Surety bonds may be useful when you need the services of someone whose reputation is unknown to you. Three parties are involved, the writer of the bond, the bonded and someone who contracts for the service and may be damaged by failure of the bonded to perform. A bond may protect the service buyer against failure of the service seller. The bonded pays the bonder and receives a bond which can be displayed to the service purchaser. The purchaser has recourse then to the bonder in case of default by the bonded. Here(?) is one collection of information about how they work.

One can easily establish a pseudonym and furnish it with a public key. If the corresponding secret key is used with care the reputation of the public key can be protected Bootstrapping the reputation of a public key should be difficult, however.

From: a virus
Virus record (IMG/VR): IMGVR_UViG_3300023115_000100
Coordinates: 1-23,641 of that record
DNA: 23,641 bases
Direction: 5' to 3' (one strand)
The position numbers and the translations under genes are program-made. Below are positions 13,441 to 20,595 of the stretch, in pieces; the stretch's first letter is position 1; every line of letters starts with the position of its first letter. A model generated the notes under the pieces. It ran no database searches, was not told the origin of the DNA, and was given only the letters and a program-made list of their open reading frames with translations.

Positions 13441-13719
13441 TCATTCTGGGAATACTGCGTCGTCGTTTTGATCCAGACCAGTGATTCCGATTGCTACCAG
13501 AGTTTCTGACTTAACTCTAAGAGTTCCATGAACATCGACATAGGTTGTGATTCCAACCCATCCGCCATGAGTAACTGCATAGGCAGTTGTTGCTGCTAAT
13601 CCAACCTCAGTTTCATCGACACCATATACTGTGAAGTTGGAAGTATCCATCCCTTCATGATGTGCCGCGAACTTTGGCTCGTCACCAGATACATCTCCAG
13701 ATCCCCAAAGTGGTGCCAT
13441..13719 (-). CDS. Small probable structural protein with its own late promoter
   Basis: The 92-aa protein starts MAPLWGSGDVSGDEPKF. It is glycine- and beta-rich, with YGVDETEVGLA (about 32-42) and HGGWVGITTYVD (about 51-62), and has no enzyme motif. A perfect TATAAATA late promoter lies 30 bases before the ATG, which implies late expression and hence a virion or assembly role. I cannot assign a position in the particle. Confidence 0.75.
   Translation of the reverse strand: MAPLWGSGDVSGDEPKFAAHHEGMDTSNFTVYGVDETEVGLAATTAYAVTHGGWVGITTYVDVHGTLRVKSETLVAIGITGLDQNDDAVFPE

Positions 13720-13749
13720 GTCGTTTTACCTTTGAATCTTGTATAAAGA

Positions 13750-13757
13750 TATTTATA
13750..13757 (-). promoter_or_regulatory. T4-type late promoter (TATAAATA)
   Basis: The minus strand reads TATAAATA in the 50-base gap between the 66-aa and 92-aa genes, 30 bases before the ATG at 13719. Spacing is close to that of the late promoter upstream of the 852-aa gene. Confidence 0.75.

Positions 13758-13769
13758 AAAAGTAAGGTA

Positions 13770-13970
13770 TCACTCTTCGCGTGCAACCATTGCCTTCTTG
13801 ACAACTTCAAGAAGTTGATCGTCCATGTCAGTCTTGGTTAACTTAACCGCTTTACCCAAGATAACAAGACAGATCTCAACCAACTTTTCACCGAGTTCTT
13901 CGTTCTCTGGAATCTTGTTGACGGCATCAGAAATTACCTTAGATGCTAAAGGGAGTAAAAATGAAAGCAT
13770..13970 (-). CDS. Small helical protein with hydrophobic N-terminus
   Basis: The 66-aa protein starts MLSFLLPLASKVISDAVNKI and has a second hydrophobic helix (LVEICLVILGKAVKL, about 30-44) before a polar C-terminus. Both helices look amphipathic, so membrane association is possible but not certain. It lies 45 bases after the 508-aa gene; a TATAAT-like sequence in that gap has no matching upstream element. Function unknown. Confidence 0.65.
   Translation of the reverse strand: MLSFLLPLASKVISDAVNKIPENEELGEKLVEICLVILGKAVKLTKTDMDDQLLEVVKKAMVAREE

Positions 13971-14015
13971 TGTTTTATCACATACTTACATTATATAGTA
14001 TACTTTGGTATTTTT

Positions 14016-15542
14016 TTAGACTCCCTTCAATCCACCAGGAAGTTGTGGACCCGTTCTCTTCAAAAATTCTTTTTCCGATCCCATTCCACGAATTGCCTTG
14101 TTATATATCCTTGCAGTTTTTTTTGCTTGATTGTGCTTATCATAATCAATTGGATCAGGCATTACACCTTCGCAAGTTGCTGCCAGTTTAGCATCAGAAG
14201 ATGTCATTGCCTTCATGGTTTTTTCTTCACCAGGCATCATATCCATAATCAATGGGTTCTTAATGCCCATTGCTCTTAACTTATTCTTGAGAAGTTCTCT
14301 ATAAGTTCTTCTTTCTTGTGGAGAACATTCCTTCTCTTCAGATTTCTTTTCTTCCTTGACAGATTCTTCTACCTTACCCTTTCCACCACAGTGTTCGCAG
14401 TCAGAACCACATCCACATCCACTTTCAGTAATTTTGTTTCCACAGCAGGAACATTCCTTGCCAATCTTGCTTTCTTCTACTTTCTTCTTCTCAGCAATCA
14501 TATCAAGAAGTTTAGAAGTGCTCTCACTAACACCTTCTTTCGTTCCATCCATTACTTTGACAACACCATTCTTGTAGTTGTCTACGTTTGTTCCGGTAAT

A bondsman for pseudonyms might accept anonymous payments accompanied with a public key. The bondsman would hold the money and publish a bond; to whom it may concern. The bondsman would be thus commissioned to judge conformance to digitally signed contracts. The bondsman would be judge and jury and make decisions for a cost of perhaps 10% of the bond.

The bondsman would have a reputation to protect with both classes of customers—the bonded and the service buyers.

I can imagine a bond for as little as $50. The bondsman would be required to make a snap judgment in case of conflict. Repeat business with both the bonded and the buyer would be required to make this economical.